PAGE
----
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Cardinal O’Malley draws people to novena closing Mass

Posted By March 21, 2016 | 11:03 am | Featured Article #3, Local

By Tanya Connor

WORCESTER – Cardinal Seán O’Malley’s appearance at the St. Francis Xavier Novena Saturday packed St. John’s Church, bringing back memories for some and photo opportunities for others.
As the archbishop of Boston, a member of Pope Francis’ council of cardinals, made his way through the church to line up for the entrance procession, the congregation applauded.
As he waited for Mass to begin, he was already being photographed, a phenomenon that continued during Mass, and afterwards as he greeted participants. Like Pope Francis, who he assists in the Church’s governance, he posed with those who wanted a photo with him.
Linda Murphy, of St. John’s, said that as she moved around the church taking photos, she saw people sobbing for joy. She had her family members from Connecticut joining her as the volunteer photographer corps.
Stephanie Madden, who took a picture of her 16-year-old, Kaitlyn, with the cardinal,

Kaitlyn Madden, 16 yrs. old, meeting Cardinal O'Malley

Kaitlyn Madden, 16 yrs. old, meeting Cardinal O’Malley

said this was the first time she’d seen him. She called it “the experience of a lifetime.”     “I thought it was wonderful,” said Ruth Sarafinas, of St. George Parish, who helps with Lithuanian celebrations at St. John’s. “We were so honored to have him come to St. John’s.
“So many people came. I’ve been coming here (to the novena) since fifth grade … from St. Casimir’s School. You wouldn’t miss it.” In those days worshippers filled the balcony – and there were several novena services daily, she said.
There are fewer participants and fewer services nowadays, although the novena, now in it’s 93rd year, still draws larger crowds than many church events. But Saturday was exceptional, with the main church filled and many people in the balcony.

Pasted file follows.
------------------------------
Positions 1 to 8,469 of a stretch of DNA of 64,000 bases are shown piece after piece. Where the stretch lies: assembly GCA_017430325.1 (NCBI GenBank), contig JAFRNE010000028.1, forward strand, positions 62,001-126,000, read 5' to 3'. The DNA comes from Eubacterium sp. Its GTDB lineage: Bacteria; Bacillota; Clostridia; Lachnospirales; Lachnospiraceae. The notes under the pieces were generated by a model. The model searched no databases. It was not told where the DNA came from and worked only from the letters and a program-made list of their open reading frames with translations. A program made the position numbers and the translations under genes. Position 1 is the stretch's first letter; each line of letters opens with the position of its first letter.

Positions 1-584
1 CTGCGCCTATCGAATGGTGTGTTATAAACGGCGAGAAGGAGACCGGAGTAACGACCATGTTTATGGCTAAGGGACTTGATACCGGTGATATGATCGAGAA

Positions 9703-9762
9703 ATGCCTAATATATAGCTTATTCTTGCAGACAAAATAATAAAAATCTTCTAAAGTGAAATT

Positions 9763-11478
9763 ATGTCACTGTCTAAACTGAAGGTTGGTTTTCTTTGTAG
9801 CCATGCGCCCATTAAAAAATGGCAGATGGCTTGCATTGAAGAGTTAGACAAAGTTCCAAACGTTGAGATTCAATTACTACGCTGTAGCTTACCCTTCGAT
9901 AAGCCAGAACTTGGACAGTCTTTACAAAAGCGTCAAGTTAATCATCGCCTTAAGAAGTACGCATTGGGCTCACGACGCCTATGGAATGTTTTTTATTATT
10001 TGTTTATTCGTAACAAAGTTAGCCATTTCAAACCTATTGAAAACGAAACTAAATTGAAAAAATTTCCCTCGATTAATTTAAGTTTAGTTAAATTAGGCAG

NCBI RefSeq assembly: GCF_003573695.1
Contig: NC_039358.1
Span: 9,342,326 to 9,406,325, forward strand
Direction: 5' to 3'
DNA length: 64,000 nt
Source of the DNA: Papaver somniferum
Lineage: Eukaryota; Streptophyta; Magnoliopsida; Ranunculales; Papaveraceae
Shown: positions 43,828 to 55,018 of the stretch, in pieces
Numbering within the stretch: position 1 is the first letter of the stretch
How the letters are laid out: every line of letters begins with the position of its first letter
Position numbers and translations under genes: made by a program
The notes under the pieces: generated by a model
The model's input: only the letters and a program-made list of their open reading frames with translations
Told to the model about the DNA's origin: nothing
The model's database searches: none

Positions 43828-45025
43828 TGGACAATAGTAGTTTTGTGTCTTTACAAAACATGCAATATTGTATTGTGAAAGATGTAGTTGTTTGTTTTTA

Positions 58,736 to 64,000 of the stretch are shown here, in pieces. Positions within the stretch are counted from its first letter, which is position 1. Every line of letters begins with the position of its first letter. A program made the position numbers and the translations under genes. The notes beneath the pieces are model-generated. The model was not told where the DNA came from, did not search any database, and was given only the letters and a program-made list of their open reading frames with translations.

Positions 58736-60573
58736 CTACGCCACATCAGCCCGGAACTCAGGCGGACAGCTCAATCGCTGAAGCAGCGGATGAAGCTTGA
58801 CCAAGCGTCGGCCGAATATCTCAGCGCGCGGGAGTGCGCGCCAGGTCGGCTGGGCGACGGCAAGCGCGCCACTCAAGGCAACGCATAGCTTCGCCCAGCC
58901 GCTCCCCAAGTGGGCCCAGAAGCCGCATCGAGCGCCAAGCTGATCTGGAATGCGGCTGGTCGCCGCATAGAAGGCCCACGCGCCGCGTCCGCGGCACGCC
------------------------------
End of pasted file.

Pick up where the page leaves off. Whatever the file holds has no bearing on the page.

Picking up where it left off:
“It’s very impressive to see the numbers of people,” Cardinal O’Malley told The Catholic Free Press after Mass. He also noted the “extraordinary” music and the church’s historical nature.
“I congratulate the parish for having this wonderful novena and being faithful to it for almost 100 years,” he said at Mass.

Peter Mena meets the Cardinal

Peter Mena meets the Cardinal

The cardinal brought back memories for Peter Mena, of St. Rose of Lima Parish in Northborough. He said he was impressed with the Capuchin Franciscan’s habit; it reminded him of the habit-clad Augustinians of the Assumption who taught him at Assumption Prep. He said he told the cardinal some Assumptionists were needed here; there were too many Jesuits! (Historically, Jesuits staffed the novena, which seeks the intercession of one of their most renowned members, and several preached this year.)
Cardinal O’Malley preached about St. Francis Xavier, martyrs and the novena’s theme of mercy.
He said he’s visited the altar in Rome which has a St. Francis Xavier relic – the arm he used to baptize 300,000 people. (His body is buried in Goa, India, one of the places where he was a missionary in the 1500s. Another place was Japan.)
Later, Christians in Japan were tortured for refusing to renounce their faith by trampling on images of Jesus and the Blessed Mother; Cardinal O’Malley said he has one of these fumi-e (images) in his office. A Portuguese Jesuit renounced his faith under torture this way and other Jesuits vowed to take his place, he said. The cardinal said film director Martin Scorsese sought information from him in making his movie about it, based on the novel “Silence,” by Shusaku Endo.
“It’s not a warm, fuzzy movie,” Cardinal O’Malley said, but it reminds us how people suffered to take the faith to the ends of the earth.
In more recent years, a Jesuit who wanted to serve in Japan, but didn’t get to, was Jorge Bergoglio, now Pope Francis, he said.
Cardinal O’Malley also talked about the Gospel story of the woman caught in adultery, and the need to receive and extend forgiveness and mercy.
He told of a eulogy in which a man said, “I am the result of my mother’s ability to forgive.” His father had left his mother and siblings, and had a child with another woman. The other woman died, and his mother took in the child, took his father back and had two more children with him. The eulogy-giver was one of those two children.